Of even more direct concern, however, is that there are counterexamples to McCraw’s understanding of the dependence-condition that he claims to be involved in epistemic trust. To see this, first consider a case where you watched an entire baseball game on TV and as a result you believe that your home team won the game. Suppose your spouse also watched the game, and then s/he tells you that the home team won. I agree with McCraw’s analysis that in such a case you believe what your spouse tells you, but you do not epistemically trust your spouse for this belief.
Here 2 things are present, she did not cause you to believe the home team won, and you have no reason to think that you have any gap in your grounds for believing that your home team won. But now modify the example slightly. Suppose that your team is leading by 7 runs; it is the final inning of the game; there are 2 outs; and you decide to turn off the TV and go to sleep. In the morning you wake up believing that your team won the game. Your spouse, who watched the entire game, then tells you that your team won. Now in this case, it seems clear that you epistemically trust in your spouse for the belief that your team won the game, even though you already believed what she told you.
If this is right, then causing the belief that p is not necessary for epistemic trust. Rather what seems relevant is that you realized that you believed that you had less than sufficient grounds for complete confidence in your belief, and that you viewed your spouse as being in a position to further support your belief. Here is another case that confirms the point that the dependence-condition should not be read as requiring the 2 conditions that McCraw endorses. Suppose that you are a researcher, and that you have completed a rather rigorous study that leads you to conclude that x is the case. You publish your results. You believe that x is the case. Other researchers then take up the task of performing further, related studies to see if they can confirm your findings. Eventually, another research group publishes an article describing their study and confirming that they too find that x is the case. Although this article does not cause you to believe that x is the case—for you already believed that—it increases your confidence in your belief. Here too we have a clear case where there is epistemic trust in another without it being the case that the one who trusted causes the one who trusts to have some belief.
If I am right, we need to reinterpret the dependence condition so that it drops the requirement that epistemic trust requires that the trusted causes the one who trusts to believe that p. What about McCraw’s other part of the dependence condition: this is the claim that epistemic trust requires that the one who trusts “does not have conclusive or sufficient evidence (or grounds in general) for his belief that p”? This too does not seem quite right.  For consider a revised version of my baseball story.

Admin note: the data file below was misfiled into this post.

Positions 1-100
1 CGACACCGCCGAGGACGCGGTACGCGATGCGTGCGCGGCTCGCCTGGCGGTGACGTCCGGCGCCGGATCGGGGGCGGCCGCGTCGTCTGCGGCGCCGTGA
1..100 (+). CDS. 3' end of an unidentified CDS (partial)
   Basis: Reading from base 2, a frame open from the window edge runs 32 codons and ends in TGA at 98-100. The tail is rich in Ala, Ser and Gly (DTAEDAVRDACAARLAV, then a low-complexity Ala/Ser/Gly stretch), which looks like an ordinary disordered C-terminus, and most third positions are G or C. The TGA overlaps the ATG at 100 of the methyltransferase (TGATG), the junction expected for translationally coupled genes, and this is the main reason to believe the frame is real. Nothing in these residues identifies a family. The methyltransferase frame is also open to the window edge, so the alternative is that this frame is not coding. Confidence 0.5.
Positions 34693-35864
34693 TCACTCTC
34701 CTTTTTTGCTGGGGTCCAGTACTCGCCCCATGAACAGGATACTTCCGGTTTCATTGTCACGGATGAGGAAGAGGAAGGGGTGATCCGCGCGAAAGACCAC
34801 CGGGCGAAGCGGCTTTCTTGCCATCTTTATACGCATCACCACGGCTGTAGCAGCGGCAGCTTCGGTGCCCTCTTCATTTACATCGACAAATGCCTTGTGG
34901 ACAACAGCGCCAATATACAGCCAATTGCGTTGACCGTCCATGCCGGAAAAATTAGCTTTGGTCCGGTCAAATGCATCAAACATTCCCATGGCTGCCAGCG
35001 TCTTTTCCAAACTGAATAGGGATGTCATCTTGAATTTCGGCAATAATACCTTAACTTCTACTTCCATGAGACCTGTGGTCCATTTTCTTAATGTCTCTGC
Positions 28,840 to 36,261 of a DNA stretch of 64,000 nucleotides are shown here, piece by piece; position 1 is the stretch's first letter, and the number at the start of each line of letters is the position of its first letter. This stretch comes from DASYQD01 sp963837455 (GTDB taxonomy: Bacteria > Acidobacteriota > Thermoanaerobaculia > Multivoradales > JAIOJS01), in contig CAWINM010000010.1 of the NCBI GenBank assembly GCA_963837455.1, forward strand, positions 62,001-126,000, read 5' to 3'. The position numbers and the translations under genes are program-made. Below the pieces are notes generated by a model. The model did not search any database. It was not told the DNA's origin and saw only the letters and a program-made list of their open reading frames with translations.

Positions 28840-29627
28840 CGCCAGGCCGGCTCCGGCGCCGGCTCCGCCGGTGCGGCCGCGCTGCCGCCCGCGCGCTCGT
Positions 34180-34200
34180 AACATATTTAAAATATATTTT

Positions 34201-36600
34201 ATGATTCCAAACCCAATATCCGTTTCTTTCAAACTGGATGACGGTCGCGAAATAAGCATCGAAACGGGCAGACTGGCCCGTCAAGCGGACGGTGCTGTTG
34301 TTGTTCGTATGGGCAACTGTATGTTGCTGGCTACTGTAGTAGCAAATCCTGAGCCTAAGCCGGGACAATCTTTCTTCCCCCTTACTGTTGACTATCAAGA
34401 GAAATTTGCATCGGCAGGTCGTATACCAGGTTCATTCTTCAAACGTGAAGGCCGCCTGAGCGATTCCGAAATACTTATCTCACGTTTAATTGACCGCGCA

Suppose that when you turned off the TV with your team comfortably in the lead, you thought there were only 2 outs in the 9th inning when in fact there were 3 outs and the game was over. So now you go to bed believing that your team won the game. The next day your spouse who you think watched the entire game confirms your belief that your team won the game. Here you surely epistemically trust your spouse that your team won the game, even though you already had sufficient evidence for that belief. If this is right, then an epistemic gap need not be present for one to epistemically trust another; rather, what seems to be relevant is that you think there is an epistemic gap in the grounds for your belief, a gap that you think the one you trust can help bridge.
To conclude, let’s return to McCraw’s necessary and sufficient conditions for epistemic trust. “H places ET in a S that p iff:
1. H believes that p;
2. H takes S to communicate that p;
3. H depends upon S’s (perceived) communication for H’s belief that p, and;
4. H sees S as epistemically well-placed with respect to p.” (McCraw, 13).
My suggestion has been that we accept this analysis of epistemic trust, but that we move away from McCraw’s interpretation of (3). McCraw reads 3 as involving 2 conditions: that S caused H to believe that p, and that H lacked conclusive grounds for believing that p without S’s communication. I have suggested that neither of these conditions is necessary for epistemic trust; instead, I have suggested that we drop the causal condition, and we replace the condition that H lacks conclusive grounds for the belief that p with the condition that H thinks that s/he lacks sufficient grounds for the belief that p.
McCraw, Benjamin W. “The Nature of Epistemic Trust.” Social Epistemology (2015): 1-18. doi: 10.1080/02691728.2014.971907.
 This point was suggested to me by Patrick Findler.
 I wish to thank Warren Bourgeois, Patrick Findler, and Colin Ruloff for very helpful comments on an earlier draft of this commentary.